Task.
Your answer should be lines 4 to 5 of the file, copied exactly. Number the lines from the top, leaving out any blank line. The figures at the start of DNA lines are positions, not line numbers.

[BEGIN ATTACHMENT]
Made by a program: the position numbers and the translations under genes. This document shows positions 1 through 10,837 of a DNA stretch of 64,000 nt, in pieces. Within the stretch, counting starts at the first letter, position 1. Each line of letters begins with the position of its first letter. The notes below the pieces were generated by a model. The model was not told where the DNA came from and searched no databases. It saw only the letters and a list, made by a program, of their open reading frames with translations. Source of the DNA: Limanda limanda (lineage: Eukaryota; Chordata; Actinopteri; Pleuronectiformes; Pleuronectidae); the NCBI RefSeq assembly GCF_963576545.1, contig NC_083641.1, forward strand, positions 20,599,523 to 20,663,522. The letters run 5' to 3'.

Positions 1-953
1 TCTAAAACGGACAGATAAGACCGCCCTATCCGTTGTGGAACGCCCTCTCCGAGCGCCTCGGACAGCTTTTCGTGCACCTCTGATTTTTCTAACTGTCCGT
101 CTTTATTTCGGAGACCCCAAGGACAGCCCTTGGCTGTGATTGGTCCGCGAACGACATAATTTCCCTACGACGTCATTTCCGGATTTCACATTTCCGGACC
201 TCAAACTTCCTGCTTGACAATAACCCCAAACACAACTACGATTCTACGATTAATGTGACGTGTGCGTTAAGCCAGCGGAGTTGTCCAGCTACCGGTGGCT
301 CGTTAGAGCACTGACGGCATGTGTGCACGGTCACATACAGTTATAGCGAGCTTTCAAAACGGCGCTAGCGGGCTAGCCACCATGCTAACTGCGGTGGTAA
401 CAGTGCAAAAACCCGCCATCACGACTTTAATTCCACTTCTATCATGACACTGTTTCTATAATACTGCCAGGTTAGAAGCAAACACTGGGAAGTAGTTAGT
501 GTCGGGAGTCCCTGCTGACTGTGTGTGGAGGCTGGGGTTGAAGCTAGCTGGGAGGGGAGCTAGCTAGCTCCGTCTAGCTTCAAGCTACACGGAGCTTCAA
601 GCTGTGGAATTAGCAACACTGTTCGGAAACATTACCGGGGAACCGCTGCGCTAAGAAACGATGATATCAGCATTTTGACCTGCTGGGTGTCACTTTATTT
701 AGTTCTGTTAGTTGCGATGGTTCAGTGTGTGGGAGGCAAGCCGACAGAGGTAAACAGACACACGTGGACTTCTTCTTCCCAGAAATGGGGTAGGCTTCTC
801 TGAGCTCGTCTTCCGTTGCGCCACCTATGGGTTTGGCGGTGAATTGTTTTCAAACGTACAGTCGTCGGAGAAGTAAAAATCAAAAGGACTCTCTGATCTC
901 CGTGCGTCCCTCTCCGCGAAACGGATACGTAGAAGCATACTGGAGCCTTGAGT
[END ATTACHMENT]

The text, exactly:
101 CTTTATTTCGGAGACCCCAAGGACAGCCCTTGGCTGTGATTGGTCCGCGAACGACATAATTTCCCTACGACGTCATTTCCGGATTTCACATTTCCGGACC
201 TCAAACTTCCTGCTTGACAATAACCCCAAACACAACTACGATTCTACGATTAATGTGACGTGTGCGTTAAGCCAGCGGAGTTGTCCAGCTACCGGTGGCT